17. jadnashua

    jadnashua Retired Defense Industry Engineer xxx

    Messages:
    21,806
    Location:
    New England
    While you can do a monument bench and waterproof that and a niche with various materials, I really do suggest you look into surface membranes. Waterproofing a seat can be tricky if you haven't done it before. Also, you might consider something like a BetterBench, either a corner or side. These are pretty bulletproof, easy to install, and make the shower feel bigger since you can face it and still have someplace for your feet to go. http://innoviscorp.com/better-bench
  18. johnfrwhipple

    johnfrwhipple I love these ACO Shower Drains - Best in Class

    Messages:
    3,787
    Location:
    North Vancouver, BC
    Drain options for basement showers - guest bath

    Post(s) removed by John Whipple
    Last edited: Mar 18, 2014
  19. johnfrwhipple

    johnfrwhipple I love these ACO Shower Drains - Best in Class

    Messages:
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    Location:
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    Post(s) removed by John Whipple
    Last edited: Mar 18, 2014
  20. DanAK

    DanAK New Member

    Messages:
    6
    Location:
    Alaska
    Wow, thanks for the attention and advice.

    I don’t have firm plans yet. This grew from tracking down a leak on the other side of the wall, which has plumbing for laundry, outside faucet as well as a bath above. I expect the downstairs was left unfinished by the original builders and done DIY at a later date. They had a fiberglass shower surround basically unattached to the house drain with some odd framing to support it as it was somewhat smaller than the space available. Before firming up the new shower plans I wanted to make sure of what is available and what I’ll need to deal with so I don’t overreach or plan something undoable. At some point we did intend to redo this bath, just not this soon. So I’d like to have something that will work with future renovation of the rest of the bath too. The toilet is kind of awkwardly situated. It looks worse in the sketch than reality but does seem to preclude a door rather than curtain without making some bigger changes. Shower.jpg

    The drain is off center by a couple inches which I figured would cause grief with a prebuilt pan, and it seems a tiled shower as big as possible in the space would be nicer which is what led to me to figure on making a mud/tile pan.

    The more I look at idea books and remodel websites like Houzz and many others, the easier it is to start thinking a bit grandiose. I’d like nice, but also not too spendy and not too complicated as I am intending to do as much as I can myself. I put in a jetted tub and shower last year where previous owners had taken a regular tub/shower out to make a laundry area (which I put back downstairs). That went well. The tiling wasn’t too fancy, some design accents and a premade shelf and that was kind of fun. I’ve done various PVC as well as copper sweating then and for home plumbing repair over the years, and feel pretty comfortable with that. I’m sure no pro in any of this – not up on the latest (or even most of the old ways) but try and take the time to learn and avoid mistakes.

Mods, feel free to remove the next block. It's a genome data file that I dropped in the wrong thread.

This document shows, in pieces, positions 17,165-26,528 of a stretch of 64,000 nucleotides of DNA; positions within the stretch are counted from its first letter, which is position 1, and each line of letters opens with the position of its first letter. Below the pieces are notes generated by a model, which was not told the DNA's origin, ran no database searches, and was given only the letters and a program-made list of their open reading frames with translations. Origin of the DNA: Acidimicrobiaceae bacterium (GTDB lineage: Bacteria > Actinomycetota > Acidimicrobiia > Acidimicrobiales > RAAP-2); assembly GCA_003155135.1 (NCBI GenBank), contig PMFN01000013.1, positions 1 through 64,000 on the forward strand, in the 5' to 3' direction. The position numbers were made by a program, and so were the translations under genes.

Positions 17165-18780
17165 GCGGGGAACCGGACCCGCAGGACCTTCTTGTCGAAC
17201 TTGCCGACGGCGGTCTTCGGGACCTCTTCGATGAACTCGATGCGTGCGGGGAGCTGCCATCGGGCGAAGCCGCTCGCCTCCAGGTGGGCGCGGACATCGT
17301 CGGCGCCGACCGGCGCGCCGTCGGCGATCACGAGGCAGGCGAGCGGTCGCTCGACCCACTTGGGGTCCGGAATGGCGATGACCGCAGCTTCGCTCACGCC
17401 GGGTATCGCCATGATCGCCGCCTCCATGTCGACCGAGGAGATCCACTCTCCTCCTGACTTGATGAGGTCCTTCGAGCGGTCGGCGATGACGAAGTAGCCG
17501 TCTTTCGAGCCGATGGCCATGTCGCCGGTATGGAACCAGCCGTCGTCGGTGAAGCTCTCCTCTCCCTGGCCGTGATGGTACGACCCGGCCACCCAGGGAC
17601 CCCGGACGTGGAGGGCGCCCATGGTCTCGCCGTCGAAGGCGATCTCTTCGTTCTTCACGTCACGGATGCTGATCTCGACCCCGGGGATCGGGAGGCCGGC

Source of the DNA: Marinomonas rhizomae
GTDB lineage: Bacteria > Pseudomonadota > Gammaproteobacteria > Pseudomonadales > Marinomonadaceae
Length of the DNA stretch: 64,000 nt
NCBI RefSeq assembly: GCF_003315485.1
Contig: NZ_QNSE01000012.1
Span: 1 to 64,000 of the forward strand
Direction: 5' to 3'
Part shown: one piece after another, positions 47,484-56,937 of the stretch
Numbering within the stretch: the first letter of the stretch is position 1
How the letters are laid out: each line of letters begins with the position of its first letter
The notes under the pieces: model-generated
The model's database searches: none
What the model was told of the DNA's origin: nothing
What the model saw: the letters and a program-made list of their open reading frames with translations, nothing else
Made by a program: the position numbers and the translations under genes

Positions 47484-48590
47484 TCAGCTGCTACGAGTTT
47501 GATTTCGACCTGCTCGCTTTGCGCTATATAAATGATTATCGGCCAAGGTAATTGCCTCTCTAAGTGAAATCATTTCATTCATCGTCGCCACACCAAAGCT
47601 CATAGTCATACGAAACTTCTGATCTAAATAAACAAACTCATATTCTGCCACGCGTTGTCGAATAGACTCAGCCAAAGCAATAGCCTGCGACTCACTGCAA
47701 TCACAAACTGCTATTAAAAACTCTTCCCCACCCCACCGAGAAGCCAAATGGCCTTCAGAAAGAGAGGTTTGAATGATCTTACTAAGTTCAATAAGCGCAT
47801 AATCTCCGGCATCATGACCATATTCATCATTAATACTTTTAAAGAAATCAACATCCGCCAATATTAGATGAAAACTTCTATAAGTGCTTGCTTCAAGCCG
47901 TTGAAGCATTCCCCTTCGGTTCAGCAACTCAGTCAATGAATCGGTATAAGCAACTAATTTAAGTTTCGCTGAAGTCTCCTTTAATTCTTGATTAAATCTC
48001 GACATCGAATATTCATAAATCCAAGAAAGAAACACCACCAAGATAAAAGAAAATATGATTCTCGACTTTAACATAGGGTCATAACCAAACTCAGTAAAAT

So my general idea for this shower is still pretty flexible and definitely open to suggestion and advice. I was planning a basic mud pan – like is shown on various how-to sites and books: preslope, rubber liner, final mortar with a 3 piece drain and tile. I can certainly see the advantage to using a material like Kerdi or Nobel and am considering that once I look a bit more at price and availability/shipping. Along with the mud pan I figured on using concrete board/wonder board with plastic behind for the walls. The space above the ledge from the foundation blocks just seemed a natural spot to have space for a decent sized nook. I’m aware as an outside wall it’ll be colder, but the same wall in the bathroom doesn’t have issues with that and it’ll allow for a slightly deeper nook. I expected to build that along the lines of several how-to’s, size somewhat depending on what we choose for the tile. I was wondering if fiberglassing the 2x4 and plywood box might make for better waterproofing, but I’m not sure how tile would do with that. On the same wall I was thinking of a narrowish (10â€) bench, built in with the pan ending at it’s base. I understand too what jadnashua is saying and haven’t ruled out using a premade bench and/or nook insert too.

    I was thinking of marble or granite tile for the bench seat and nook bottom as well as perhaps the top of the entry curb. It’d be contrast/accent to the rest of the tiling and would have fewer seams than the 6†tile I was considering for the rest.

    I hadn’t even thought of other than the basic drains, but I do like the looks of some of these others, especially that tiled one. That seems very doable. I like the looks of that Noble flashing/divot drain. I have to look at that a bit more.

    Again, wow – thanks for all the help.